Monday, May 6, 2013

Calvin's Institutes, Chapter Five

The Knowledge of God Conspicuous in the Creation, and Continual Government of the World

Section One

  • The whole of the universe speaks to the existence and glory of God

Section Two

  • Anyone with a liberal education can see even more clearly the proof of God through science and medicine

Section Three

  • Man himself is quite an example of God’s power, wisdom, and goodness
  • We know God is our creator because of the gifts He gives us—no one would follow God willingly if he did not know already the goodness of God’s love

Section Four

  • Although our bodies and our talents are a testament to God, men become proud in themselves rather than worshipful of God
  • They use their God-given abilities to suppress God; they use the excellence of creation as proof that it came to be through chance or nature

Section Five

  • [Calvin assigns the functions of our brain, intellect, and memory to the soul, not the body. Was this common at the time?]
  • The creation becomes, to many, either god or its own creator. Nature is a work of God, not god itself

Section Six

  • The power of God in nature is visible to Christians and non-Christians; it is this power that leads us to other of God’s attributes, as only a self-existent and eternal being could cause the existence of all other things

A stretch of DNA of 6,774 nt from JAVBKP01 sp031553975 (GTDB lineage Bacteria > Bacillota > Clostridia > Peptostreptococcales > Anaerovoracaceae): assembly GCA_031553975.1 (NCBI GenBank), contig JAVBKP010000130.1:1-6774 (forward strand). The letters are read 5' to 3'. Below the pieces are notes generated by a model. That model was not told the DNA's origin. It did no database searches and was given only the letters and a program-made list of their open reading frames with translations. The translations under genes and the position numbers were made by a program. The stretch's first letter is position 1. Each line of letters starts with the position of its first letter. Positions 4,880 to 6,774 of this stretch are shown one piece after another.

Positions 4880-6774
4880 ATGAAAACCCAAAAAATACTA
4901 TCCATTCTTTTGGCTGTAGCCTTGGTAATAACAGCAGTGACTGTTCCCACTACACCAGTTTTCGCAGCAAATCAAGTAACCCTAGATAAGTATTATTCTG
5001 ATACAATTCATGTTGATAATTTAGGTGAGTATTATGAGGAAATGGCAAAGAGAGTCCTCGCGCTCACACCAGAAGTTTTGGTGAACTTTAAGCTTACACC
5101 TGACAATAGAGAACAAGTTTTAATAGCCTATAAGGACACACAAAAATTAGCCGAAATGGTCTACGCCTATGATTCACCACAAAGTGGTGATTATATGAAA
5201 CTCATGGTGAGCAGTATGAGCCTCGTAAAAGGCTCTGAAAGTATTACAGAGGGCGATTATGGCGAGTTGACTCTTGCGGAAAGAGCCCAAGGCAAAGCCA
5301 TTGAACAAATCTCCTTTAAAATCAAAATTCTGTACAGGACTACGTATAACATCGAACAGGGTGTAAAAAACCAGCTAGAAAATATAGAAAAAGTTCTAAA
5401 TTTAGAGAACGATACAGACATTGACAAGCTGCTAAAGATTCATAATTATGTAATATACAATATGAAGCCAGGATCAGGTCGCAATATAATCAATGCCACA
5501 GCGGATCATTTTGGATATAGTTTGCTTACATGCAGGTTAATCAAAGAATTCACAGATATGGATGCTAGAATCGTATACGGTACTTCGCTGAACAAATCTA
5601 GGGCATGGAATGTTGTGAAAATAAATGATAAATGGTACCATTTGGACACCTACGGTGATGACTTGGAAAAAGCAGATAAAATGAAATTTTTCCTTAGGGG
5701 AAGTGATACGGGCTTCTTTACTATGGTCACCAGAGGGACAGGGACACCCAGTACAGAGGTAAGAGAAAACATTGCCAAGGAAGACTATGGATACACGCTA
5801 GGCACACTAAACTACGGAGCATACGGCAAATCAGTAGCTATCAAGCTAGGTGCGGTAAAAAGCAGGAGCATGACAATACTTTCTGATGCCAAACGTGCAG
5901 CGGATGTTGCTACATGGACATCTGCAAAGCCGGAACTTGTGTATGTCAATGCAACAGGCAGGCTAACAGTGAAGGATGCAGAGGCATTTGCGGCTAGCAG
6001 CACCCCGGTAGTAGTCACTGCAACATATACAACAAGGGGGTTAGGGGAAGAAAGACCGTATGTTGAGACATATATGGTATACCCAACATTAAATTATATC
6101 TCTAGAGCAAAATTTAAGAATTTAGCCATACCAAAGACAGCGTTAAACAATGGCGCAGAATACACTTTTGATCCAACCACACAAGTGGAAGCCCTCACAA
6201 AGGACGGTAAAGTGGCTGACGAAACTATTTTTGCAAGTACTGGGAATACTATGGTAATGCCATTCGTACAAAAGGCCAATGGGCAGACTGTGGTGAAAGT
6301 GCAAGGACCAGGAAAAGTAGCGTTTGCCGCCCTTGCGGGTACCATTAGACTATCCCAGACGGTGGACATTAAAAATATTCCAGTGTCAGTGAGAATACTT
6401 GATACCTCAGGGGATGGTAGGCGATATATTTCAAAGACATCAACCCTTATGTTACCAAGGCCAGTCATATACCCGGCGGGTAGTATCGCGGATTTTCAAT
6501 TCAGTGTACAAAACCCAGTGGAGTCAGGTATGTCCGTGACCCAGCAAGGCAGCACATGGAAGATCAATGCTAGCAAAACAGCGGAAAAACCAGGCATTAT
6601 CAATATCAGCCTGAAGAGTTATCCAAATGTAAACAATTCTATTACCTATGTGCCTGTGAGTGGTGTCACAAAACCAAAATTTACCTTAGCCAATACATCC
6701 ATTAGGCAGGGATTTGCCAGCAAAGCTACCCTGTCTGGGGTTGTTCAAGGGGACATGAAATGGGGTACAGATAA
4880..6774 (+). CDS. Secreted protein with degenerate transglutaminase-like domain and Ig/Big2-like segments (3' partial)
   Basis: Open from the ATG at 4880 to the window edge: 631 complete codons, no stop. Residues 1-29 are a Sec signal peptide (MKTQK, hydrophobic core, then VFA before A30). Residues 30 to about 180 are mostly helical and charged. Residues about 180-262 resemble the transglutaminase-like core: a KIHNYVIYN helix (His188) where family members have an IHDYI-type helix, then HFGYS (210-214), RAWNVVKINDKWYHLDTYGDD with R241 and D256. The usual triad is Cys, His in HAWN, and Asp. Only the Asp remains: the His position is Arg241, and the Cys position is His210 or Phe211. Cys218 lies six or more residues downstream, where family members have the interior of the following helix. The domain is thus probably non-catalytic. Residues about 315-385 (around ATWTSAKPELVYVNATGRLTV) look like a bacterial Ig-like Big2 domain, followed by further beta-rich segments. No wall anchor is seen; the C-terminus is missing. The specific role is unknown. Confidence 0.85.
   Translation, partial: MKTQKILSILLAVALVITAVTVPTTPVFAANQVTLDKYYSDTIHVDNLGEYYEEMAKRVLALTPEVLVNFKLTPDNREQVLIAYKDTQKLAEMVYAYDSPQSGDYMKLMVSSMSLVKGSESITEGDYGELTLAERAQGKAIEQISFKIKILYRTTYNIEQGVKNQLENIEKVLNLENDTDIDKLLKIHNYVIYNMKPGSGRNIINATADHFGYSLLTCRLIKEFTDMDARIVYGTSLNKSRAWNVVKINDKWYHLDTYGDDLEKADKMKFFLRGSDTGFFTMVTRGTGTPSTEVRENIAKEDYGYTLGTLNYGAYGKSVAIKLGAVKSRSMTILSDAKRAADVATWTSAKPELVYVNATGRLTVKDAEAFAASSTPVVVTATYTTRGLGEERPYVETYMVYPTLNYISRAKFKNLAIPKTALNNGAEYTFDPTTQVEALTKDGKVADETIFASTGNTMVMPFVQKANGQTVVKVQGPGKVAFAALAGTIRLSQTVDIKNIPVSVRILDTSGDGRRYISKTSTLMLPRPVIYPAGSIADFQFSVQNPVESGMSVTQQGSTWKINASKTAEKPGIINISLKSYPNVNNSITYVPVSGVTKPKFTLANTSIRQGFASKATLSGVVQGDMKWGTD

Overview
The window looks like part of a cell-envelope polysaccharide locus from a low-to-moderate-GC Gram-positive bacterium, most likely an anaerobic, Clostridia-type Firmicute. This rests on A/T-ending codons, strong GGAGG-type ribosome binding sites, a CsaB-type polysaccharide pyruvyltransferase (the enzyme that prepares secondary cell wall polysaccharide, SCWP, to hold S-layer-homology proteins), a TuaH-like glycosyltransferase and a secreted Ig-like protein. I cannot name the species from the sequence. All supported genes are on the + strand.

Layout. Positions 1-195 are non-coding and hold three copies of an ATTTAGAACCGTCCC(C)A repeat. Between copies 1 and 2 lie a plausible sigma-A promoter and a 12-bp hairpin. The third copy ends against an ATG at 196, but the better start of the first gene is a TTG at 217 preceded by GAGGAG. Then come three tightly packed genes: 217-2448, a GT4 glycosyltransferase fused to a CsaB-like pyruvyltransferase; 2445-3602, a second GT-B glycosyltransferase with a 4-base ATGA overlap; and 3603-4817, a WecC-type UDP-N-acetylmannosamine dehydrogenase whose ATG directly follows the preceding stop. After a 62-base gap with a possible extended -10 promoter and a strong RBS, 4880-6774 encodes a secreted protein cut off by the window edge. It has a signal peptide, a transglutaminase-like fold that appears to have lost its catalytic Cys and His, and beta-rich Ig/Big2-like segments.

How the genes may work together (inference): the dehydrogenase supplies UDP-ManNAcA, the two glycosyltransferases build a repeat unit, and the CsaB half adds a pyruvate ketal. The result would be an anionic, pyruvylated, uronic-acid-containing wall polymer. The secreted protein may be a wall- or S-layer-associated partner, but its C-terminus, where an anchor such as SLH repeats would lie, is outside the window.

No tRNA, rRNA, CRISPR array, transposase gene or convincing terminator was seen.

• We can also see that God is good because of how He sustains and preserves His creation, and this ought to be enough to cause us to love Him

Section Seven

  • God’s perfection is also evident in His other works (besides creation/nature)
  • As He conducts the affairs of men, He dispenses justice and mercy perfectly
  • Although evil may flourish, and good suffer, God will always dispense justice in His own good time
  • When God punishes one sin, it is evidence that He hates all sin [How/Why?]

Section Eight

  • What men call luck is actually the providence of God
  • So many are blind to the wonders of God, but that does not mean that God does not show His power

Section Nine

  • We don’t need complicated arguments to prove God; there is proof enough all around us

Section Ten

  • From what we see of God now, we can assume that there is more to know of Him in the future (Heaven), because not all goodness is rewarded on this earth, and not all sin punished [I’m not sure this argument works. Maybe this is a random and arbitrary universe.]

Section Eleven

  • Although the manifestations of God are obvious, people are so stupid that they don’t see them

Section Twelve

  • Nearly everyone has substituted their own conception of God for the real God

Section Thirteen

  • Man cannot invent correct religion
  • God has to bear witness to His own truth, since who’s going to follow a religion because tradition says so?

Section Fourteen

  • Creation shows the glory of God, but does not show us the path to Him
  • We need faith through “internal revelation” [the Holy Spirit] to be able to see beyond creation – we cannot do it with our own intelligence